During the Han dynasty a type of cast amulet known as Coiled Dragon and Stars (龍扭星) appeared, these are also referred to as Graters and Curry Combs, and are mentioned by Lu Zhenhai (卢振海) in his 1991 work Chinese Old Talismanic Coin Register (中国古代压胜钱谱, Zhōngguó gǔdài yā shèng qián pǔ). However, the authenticity of the Han period 'Coiled Dragon and Stars amulets cannot be established as only rubbings and drawings are mentioned.
See also: List of coin hoards in China
According to a November 2011 article in the Microchemical Journal entitled Corrosion behavior and morphological features of archeological bronze coins from ancient China, the chemical composition of the Wu Zhu cash coins of the Han dynasty from the Zhongguan minting site hoard have been systematically investigated by the means of optical microscopy (OM), X-ray diffraction (X-RD), and scanning electron microscopy (SEM) equipped with backscattered electron (BSE) detector, and energy dispersive spectrometry (EDS) techniques. These investigations researched the nature of the patina and corrosion features on the surfaces of the coins. Analysis revealed that the presence of a type of corrosion found on the patina of the cash coins known as "bronze disease" is caused by chloride anions from cuprous chloride. The elemental compositions of the alloys of the Wu Zhu cash coins attributed to the Western Han dynasty period from this hoard on average was found to be 84.8–85.4 wt.% copper (Cu), 3.3–6.1 wt.% tin (Sn), 4.7–6.4 wt.% lead (Pb), and 2.6–2.9 wt.% antimony (Sb).
In the 2021 article Chemical studies of Chinese coinage II: from Qin to Yuan (221 BCE–1368 CE) by A. M. Pollard and Ruiliang Liu published in the journal Heritage Science the researchers noted the median levels of iron found in the alloys of cash coins jumped from the Qin dynasty period to the Western Han dynasty period, Pollard and Liu hypothesised that this might have been a reflection of the slagging processes in the production of the copper. The pre-Qin and Qin dynasty coinages have a median percentage of iron below 0.25%, whereas the median level of iron present in cash coins during the Western Han period rises to 0.74%. During the Western Han period the metallic compositions of coins varied widely. For orientation, a composition of Pb/Cu (lead/copper) = 0.1 and Sn/Cu (tin/copper) = 0.05 corresponds to approximately 87% copper, 4% tin, and 9% lead.
During the Xin dynasty period under Wang Mang there is a considerable reduction in the range of alloy compositions when compared to the previous Western Han period. Under Wang Mang, the relative alloy compositions are much more consistent. Pb/Cu (lead/copper) is mostly confined to between 0 and 0.3, and Sn/Cu (tin/copper) is likewise reduced to between 0.02 and 0.15. Pollard and Liu speculate that the reduction in compositional variation is probably a consequence of the currency reforms enacted under the reign of Wang Mang. When the Han dynasty is restored (Eastern Han dynasty period) this lower variation appears to have been largely preserved. After the fall of the Eastern Han dynasty there appears to be further gradual change, with the lead-copper ratio now being largely constrained to below 0.6, while the tin-copper ratio extending up to as much as 0.3, compared to being largely below 0.15 as it was during the Han dynasties, indicating that the tin content tends to be higher in the post-Han periods of Chinese history.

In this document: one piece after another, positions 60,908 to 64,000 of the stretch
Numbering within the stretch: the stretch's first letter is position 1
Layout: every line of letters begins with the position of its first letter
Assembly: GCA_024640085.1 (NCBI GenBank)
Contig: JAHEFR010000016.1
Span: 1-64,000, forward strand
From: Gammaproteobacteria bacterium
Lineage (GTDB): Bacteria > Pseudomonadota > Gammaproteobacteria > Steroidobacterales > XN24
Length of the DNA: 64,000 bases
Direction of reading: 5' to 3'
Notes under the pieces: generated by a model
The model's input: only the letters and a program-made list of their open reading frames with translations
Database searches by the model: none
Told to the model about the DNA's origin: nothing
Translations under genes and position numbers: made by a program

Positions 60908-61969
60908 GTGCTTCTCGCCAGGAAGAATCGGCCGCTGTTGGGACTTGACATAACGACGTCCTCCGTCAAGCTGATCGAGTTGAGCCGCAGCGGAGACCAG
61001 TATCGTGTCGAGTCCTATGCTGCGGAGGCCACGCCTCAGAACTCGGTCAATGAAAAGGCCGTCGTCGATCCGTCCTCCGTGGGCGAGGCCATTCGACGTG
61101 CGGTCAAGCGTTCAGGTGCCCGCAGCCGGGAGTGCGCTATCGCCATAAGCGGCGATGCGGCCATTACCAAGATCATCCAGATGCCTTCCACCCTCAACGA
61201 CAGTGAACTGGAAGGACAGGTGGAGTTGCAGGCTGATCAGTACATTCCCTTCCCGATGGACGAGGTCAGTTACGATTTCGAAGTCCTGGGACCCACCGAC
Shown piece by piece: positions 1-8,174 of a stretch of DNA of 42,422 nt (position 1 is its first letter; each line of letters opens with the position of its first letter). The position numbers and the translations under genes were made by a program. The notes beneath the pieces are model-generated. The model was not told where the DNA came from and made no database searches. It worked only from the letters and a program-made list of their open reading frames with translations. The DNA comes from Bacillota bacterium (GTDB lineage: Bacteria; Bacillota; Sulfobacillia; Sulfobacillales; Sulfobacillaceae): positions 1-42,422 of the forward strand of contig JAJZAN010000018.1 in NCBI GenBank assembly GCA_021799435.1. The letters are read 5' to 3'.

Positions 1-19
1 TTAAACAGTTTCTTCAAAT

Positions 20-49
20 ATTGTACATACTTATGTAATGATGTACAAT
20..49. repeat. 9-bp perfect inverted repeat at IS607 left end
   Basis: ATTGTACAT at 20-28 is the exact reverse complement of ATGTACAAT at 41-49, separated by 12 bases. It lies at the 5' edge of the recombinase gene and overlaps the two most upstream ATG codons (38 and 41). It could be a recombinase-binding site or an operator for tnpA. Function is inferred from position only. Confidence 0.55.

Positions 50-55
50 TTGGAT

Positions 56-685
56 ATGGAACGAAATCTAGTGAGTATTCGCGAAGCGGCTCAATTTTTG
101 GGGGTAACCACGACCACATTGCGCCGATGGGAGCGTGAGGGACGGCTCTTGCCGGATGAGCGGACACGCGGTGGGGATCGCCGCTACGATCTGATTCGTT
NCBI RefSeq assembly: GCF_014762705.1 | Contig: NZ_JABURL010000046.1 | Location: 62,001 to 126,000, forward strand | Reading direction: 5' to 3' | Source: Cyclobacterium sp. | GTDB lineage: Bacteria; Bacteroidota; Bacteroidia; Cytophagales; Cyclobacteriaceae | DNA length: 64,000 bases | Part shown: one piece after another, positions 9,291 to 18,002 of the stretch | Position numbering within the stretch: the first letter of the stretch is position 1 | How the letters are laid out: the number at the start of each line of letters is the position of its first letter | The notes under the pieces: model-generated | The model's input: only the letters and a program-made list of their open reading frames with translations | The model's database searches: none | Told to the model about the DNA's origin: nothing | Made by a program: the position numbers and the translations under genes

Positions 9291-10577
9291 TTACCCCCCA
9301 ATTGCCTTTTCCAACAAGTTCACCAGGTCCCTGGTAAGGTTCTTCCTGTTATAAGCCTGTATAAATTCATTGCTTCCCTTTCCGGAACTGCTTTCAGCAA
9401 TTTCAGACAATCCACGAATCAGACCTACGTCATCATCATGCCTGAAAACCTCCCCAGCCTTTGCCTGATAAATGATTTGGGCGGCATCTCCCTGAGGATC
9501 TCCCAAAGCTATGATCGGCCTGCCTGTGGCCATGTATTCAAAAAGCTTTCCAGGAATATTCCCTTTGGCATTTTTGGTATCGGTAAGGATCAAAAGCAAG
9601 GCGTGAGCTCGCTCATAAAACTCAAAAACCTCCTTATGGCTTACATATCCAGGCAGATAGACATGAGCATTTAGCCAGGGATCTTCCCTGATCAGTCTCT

The study ot Chinese coin-like charms and amulets dating the Han dynasty period has helped our modern understanding of the ancient Chinese board game of liubo.
To enhance their production, the ban liang became ever smaller and lighter – a tendency that finally culminated in the so-called "elm seed coins" (yujiaqian): coins so light, as vernacular had it, that the wind could carry them away.
Under Emperor Wen 漢文帝 (r. 180-157 BCE), he rose from Yellow-helmeted gentleman (huangtoulang 黃頭郎 to Senior Grand Master (shang dafu 上大夫) and was regularly presented by the emperor with precious gifts and was granted to exploit the revenue of a copper mine in Yandao 嚴道 in Sichuan. He was even granted the permission to coin his own money that circulated through the whole empire.
En 118 av. J.-C., Wudi 武帝 interdit la fonte des banliang 半兩 et imposa celle des wuzhu 五銖, pièces devant peser 5 zhu et qui devait être munies d'un rebord interne et externe au revers, ce qui n'était pas le cas des banliang dont le revers était plat. La fonte était autorisée aux princes gouvernant un royaume (guo 國), aux commanderies (jun 郡) et bien sûr aux ateliers de l'empereur à Chang'an.
Shang Lin San Guan: the Three Offices of Shang Lin Park were the Office for Coinage, Office for the Sorting of Copper, and the Office of Price Equalisation.
Silver ingots (yinding 銀錠, yinkuai 銀塊, yinliang 銀兩) were one of the common currencies in imperial China. Since the Han period 漢 (206 BCE-220 CE) they served as a means of payment, but were not very widespread in contrast to the standard type of money, copper cash.
While it is not known when the first true charm appeared in China, most scholars agree that a fairly large number had appeared by the time of the Han Dynasty (206 BC - 220 AD). Some of these earliest charms were based on the coins of the time. Others were meant to be worn.
As far as we know based on excavated evidence, there are mainly five categories of physical data for liu bo, namely, the actual game board , depictions on stones and baked bricks , funerary models, bronze mirrors , and coin charms.
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Fragment de ligature de wuzhu 五銖 des Han de l'Est agglomérés; au centre, sortant du trou de la monnaie, on voit la corde qui maintenait l'ensemble. Ce fragment faisait partie d'un trésor de plusieurs centaines de wuzhu maintenus en ligature, découvert au Henan en février 2003.